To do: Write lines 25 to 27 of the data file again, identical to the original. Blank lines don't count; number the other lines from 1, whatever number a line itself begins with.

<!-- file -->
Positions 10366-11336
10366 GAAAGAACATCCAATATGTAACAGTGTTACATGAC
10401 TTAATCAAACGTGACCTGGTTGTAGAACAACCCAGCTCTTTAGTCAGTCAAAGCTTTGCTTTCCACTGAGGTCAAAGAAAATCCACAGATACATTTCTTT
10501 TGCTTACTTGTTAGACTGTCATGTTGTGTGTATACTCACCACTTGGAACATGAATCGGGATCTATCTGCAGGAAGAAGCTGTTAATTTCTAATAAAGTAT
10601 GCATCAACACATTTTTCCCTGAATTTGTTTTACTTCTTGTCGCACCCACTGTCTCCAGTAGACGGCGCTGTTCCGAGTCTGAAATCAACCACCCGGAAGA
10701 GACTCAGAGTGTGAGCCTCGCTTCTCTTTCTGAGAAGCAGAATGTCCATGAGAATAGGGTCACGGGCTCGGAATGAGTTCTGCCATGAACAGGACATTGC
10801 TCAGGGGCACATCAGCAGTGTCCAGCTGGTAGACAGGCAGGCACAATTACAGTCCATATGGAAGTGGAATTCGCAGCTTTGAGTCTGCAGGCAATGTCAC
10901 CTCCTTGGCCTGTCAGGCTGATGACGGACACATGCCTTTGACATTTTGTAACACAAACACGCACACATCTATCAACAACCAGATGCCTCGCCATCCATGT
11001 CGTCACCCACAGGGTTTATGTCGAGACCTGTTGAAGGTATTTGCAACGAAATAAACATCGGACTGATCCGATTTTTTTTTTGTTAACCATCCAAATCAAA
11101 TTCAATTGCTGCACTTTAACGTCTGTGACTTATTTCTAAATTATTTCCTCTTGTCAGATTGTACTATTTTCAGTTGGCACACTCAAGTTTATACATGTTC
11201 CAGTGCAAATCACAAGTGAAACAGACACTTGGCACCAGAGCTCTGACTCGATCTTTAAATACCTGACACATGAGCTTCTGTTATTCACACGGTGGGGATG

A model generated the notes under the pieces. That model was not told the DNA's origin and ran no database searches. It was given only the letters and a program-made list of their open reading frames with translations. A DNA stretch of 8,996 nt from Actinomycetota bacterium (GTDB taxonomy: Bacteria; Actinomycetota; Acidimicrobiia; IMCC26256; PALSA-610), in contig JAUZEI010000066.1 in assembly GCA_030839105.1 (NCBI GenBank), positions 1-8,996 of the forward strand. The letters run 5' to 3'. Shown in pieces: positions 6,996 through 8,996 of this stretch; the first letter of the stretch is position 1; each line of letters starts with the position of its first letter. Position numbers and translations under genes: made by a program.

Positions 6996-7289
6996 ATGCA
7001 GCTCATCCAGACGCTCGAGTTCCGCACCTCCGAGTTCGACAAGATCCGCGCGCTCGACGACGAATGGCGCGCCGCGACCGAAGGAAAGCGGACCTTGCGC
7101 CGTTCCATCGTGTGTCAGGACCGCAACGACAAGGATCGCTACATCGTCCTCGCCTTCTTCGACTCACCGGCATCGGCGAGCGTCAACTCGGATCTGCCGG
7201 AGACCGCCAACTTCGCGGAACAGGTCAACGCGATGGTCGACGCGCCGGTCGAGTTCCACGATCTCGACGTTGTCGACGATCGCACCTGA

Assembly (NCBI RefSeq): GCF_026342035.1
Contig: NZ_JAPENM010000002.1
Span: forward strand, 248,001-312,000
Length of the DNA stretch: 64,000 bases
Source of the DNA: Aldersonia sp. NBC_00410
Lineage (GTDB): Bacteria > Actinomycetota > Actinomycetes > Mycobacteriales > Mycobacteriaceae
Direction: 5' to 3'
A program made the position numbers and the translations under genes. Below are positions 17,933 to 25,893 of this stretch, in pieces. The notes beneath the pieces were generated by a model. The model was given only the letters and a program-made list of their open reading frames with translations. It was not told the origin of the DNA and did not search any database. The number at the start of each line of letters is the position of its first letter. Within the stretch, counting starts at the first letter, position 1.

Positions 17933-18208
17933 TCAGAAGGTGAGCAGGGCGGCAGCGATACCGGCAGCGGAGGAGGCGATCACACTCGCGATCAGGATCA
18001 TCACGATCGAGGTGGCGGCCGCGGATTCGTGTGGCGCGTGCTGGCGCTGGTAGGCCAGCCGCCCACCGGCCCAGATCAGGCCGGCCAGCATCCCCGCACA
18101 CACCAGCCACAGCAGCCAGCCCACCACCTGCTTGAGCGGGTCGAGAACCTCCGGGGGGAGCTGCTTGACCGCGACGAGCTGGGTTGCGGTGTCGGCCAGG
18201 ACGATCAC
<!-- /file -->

A program made the position numbers and the translations under genes. Below are positions 17,933 to 25,893 of this stretch, in pieces. The notes beneath the pieces were generated by a model. The model was given only the letters and a program-made list of their open reading frames with translations. It was not told the origin of the DNA and did not search any database. The number at the start of each line of letters is the position of its first letter. Within the stretch, counting starts at the first letter, position 1.

Positions 17933-18208
17933 TCAGAAGGTGAGCAGGGCGGCAGCGATACCGGCAGCGGAGGAGGCGATCACACTCGCGATCAGGATCA